Starring: Issei Ogata, Robert Dawson, Shiro Sano
Director: Aleksandr Sokurov
The film: In one of the easily overlooked, yet highly symbolic, scenes of The Sun - a fictional reconstruction of Japanese emperor Hirohito's days at the end of the second world war - the erstwhile sun god is seen (as he did throughout the years his marauding armies charged across Asia) conducting research in his beloved subject of marine biology. Examining a hermit crab, he muses how it's a species that never leaves its own shores, and how the docile crustacean bears a shell that resembles the mask of a valiant samurai.
A mix of melancholy and agitation is in his voice. It's as if he was seeing himself through this little creature. This short monologue sums up well what Aleksandr Sokurov seeks to do in The Sun. Set during the death throes of Japan's campaign for Asian hegemony and the onset of American occupation, it portrays Hirohito (an accomplished and cast-against-type performance by comedian Issei Ogata) as a childlike figure, contemplating a move that would, to him and his people, be nearly like cultural hara-kiri: to renounce his divinity.
Just as in the first two instalments of his trilogy - the subjects of which are Hitler and Lenin - Sokurov is determined to inject humanity into historical figures who have been represented mostly as tyrants. Some would accuse Sokurov of being revisionist, as his Hirohito is a puny, mild-mannered man caught in a maelstrom he can barely understand, let alone control. This is a man whose heart bleeds because it's for 'the love of the people' that he could not stop the war. He maintains an unfailing etiquette and an ingenuous dignity during an uneasy dinner (and subsequent tete-a-tete) with a brutish General Douglas McArthur (left) played by Robert Dawson.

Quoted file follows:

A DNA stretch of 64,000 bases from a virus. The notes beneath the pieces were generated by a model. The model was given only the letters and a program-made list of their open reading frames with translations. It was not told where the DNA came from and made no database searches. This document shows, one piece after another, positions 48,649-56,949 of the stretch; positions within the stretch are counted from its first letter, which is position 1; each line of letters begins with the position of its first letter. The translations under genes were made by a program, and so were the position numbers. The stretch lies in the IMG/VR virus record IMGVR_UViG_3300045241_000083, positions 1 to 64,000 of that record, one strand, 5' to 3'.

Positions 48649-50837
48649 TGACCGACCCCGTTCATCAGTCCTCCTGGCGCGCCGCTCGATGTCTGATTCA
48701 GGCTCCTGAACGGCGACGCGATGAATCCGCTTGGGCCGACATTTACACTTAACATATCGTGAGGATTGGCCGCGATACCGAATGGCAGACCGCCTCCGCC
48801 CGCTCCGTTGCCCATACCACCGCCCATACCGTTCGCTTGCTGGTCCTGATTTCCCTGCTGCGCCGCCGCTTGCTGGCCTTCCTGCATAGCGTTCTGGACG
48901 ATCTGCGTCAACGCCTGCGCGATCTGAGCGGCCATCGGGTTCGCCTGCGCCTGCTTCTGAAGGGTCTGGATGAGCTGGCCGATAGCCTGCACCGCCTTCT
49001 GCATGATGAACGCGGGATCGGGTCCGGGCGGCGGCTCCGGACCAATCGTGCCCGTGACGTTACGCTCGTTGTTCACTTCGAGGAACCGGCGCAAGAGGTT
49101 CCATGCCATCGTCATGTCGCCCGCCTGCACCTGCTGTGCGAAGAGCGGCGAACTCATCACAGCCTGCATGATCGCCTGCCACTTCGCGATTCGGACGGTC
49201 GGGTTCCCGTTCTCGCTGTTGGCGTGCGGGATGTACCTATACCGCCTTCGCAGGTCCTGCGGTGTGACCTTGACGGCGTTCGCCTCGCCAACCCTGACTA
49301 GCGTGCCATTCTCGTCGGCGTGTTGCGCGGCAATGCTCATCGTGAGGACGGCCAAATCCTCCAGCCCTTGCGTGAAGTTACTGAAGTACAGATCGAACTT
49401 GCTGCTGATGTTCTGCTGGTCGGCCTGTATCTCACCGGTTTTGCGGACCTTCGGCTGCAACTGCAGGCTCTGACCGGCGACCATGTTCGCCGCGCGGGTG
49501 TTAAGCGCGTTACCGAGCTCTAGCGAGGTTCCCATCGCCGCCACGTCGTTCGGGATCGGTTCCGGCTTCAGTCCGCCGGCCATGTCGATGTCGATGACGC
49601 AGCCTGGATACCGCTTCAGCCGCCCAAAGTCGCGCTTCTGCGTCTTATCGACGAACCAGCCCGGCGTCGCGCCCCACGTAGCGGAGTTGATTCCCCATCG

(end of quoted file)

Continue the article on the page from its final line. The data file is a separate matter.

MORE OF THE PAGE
Although Sokurov's take on history might be debatable, the brilliance of his film aesthetics is beyond question. Just as in Moloch and Taurus - the pieces on Hitler and Lenin - he moulds the world in The Sun with crisp yet disturbingly grey-tinted visuals, punctuated by a soundtrack with occasional works by Bach and Wagner. But mostly he employs silence, spiced up with hissing white noise. Hirohito's days are made to resemble an endless bad dream, as he moves from room to deserted room, faced with chamberlains who are as reverent towards their deity as they are grief-stricken by the firestorms unfurling in the outside world.
The extras: A five-star film comes sadly with nondescript - and near non-existent - special features. The near-compulsory trailer and filmographies aside, the only thing of note here is Sokurov's production notes, which explain - if in a rather banal fashion - his motives behind The Sun.
The verdict: Controversial yet visually mesmerising, The Sun is a must-see (and must-own) for those interested in either history or filmmaking.